Architect raises concerns over Burrell Collection restoration

Burrell Collection revamp 2One of the architects behind Glasgow’s Burrell Collection museum has urged those in charge of the building’s £66 million restoration project to not “mess around” with the original.

The art gallery and museum is currently closed to undergo extensive repairs and structural changes. A tender seeking contractors for the project was issued only this week.

John Meunier, who helped create the landmark building more than 30 years ago, said he was concerned about changes to the main entrance and the Hutton Rooms.

Architects John McAslan + Partners won the commission to carry out the work last year.

In a letter to the architects, Mr Meunier, emeritus professor of architecture at Arizona State University, said: “The issue for me is the long term and whether it retains its status as one of the best 20th century works of architecture in Scotland, superbly matching the architecture to the works of art, while continuing to honour the intentions of its progenitor .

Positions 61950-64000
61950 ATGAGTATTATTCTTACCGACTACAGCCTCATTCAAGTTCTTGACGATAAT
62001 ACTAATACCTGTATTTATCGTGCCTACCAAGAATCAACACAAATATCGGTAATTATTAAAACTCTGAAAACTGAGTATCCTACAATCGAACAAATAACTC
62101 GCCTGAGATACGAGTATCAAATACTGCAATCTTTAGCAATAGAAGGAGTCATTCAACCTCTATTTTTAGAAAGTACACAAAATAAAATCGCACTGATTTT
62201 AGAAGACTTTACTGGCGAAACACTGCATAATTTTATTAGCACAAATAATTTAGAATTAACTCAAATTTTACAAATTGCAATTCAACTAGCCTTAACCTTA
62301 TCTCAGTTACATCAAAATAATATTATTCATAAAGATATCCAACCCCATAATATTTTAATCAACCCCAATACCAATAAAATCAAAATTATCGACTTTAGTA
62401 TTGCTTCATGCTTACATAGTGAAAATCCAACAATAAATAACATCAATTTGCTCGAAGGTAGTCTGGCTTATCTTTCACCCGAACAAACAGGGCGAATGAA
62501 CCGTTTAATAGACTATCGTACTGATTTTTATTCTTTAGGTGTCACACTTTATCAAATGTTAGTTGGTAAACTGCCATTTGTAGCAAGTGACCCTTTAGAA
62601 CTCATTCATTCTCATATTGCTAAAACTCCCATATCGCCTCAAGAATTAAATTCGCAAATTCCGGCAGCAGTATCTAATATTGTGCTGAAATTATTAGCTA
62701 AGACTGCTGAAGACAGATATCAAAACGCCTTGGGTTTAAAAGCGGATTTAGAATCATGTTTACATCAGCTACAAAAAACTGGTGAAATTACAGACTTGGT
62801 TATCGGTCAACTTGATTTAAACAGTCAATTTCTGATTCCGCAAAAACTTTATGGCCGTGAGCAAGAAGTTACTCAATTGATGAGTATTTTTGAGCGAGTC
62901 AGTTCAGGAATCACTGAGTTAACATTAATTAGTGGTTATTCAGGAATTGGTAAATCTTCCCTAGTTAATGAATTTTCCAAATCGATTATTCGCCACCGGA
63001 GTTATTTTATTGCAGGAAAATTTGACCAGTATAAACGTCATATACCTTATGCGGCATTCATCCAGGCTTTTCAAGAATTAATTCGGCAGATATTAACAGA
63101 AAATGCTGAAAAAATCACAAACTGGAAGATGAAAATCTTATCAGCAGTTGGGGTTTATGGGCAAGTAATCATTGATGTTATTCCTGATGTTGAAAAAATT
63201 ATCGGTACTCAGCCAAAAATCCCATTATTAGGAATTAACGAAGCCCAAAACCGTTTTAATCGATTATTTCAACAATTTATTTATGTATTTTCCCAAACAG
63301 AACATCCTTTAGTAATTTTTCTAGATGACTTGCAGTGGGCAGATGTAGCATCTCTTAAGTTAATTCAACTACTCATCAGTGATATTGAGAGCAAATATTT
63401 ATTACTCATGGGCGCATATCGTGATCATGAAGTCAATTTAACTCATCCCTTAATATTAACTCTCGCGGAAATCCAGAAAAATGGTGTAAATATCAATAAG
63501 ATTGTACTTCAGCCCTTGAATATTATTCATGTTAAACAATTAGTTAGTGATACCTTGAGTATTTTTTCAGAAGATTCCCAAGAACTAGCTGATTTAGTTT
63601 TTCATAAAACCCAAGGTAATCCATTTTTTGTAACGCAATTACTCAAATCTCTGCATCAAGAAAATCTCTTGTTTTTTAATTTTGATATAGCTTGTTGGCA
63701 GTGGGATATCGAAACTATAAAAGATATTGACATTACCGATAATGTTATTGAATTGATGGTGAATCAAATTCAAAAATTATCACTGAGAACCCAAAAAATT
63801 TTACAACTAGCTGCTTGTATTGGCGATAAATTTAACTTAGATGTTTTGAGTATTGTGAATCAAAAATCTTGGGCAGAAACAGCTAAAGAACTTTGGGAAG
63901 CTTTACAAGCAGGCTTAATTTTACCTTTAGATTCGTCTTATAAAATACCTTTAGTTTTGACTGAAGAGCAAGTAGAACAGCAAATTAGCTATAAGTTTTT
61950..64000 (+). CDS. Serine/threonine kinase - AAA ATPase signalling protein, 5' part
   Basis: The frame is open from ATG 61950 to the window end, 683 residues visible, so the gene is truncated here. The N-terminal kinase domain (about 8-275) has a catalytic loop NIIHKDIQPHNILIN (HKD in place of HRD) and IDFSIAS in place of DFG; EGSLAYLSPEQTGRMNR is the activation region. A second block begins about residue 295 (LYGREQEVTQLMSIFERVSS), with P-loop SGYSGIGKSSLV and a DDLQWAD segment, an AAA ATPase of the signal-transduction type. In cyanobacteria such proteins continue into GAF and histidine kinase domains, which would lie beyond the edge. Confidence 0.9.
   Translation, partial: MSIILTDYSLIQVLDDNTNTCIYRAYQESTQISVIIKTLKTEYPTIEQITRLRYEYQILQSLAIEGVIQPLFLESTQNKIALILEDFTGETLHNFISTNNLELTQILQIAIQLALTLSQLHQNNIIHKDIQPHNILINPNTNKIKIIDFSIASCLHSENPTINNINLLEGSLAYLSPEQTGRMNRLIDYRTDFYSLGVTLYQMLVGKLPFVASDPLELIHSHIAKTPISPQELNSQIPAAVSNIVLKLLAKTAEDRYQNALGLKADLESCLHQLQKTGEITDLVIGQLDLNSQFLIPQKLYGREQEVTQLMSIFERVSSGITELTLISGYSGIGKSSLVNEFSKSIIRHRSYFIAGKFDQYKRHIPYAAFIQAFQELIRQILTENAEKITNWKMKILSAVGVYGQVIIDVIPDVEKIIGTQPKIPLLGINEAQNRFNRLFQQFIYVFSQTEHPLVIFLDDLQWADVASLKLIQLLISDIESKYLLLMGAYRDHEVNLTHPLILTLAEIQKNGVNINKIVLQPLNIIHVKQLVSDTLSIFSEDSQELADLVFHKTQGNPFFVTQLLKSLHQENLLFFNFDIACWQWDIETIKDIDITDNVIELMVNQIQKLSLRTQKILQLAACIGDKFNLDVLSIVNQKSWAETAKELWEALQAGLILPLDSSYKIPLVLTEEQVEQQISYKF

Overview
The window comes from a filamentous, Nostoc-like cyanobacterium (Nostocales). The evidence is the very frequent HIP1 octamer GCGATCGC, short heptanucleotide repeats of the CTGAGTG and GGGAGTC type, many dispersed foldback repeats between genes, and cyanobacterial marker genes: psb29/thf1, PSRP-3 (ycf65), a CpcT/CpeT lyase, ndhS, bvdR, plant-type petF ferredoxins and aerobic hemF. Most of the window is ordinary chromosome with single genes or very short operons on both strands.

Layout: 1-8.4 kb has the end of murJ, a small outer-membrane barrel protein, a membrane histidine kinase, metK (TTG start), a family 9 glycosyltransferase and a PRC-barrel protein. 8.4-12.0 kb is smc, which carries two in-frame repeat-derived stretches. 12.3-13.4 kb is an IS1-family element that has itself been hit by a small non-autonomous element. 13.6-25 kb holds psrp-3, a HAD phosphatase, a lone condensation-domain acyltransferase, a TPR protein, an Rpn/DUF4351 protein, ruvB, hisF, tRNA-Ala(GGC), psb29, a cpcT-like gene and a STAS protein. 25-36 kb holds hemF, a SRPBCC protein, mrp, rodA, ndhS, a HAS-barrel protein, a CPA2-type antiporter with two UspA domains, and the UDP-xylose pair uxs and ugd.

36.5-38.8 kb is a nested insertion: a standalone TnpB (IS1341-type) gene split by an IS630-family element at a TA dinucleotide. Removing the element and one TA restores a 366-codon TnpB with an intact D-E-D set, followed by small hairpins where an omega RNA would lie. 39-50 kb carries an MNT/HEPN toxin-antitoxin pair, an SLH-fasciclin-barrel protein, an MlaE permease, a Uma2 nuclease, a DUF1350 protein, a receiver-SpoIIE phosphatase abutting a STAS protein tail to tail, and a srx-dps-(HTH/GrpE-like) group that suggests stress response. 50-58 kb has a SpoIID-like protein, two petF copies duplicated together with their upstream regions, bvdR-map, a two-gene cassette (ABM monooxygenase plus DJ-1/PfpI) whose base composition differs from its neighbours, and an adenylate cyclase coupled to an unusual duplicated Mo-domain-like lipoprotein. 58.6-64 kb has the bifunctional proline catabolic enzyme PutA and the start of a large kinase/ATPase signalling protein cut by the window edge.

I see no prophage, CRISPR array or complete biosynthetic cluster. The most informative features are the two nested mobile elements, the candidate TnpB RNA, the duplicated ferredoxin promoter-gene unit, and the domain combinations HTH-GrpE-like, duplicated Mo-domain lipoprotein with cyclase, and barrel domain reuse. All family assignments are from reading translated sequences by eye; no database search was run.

“For it to do that a lot more has to be retained, including the extended entry sequence of graduated spaces, and the programmatic requirement of the will that the restored Hutton Rooms be retained.”

Burrell CollectionPaddy Pugh, director of conservation and planning at architects McAslan, wrote to Mr Meunier: “We have the utmost respect for the building and have, as you know, taken a great deal of care to understand its design intent and significance.

“There is no doubt in our minds that The Burrell fully deserves its recognition and status as a Category A listed building.”

Glasgow Life said it had not been contacted by Mr Meunier. It said the “original, existing entrance will remain exactly the same, open and in use at all times”.

A statement added: “The new scheme will create an additional entrance to improve access into and around the museum.

“Access, although important when the Burrell was designed in the 1970s, no longer meets visitor expectations or standards required for a major cultural building.

“The scheme will also repair and re-service the building so that its internal environment is once again, appropriate for displaying a nationally important collection.”

Related posts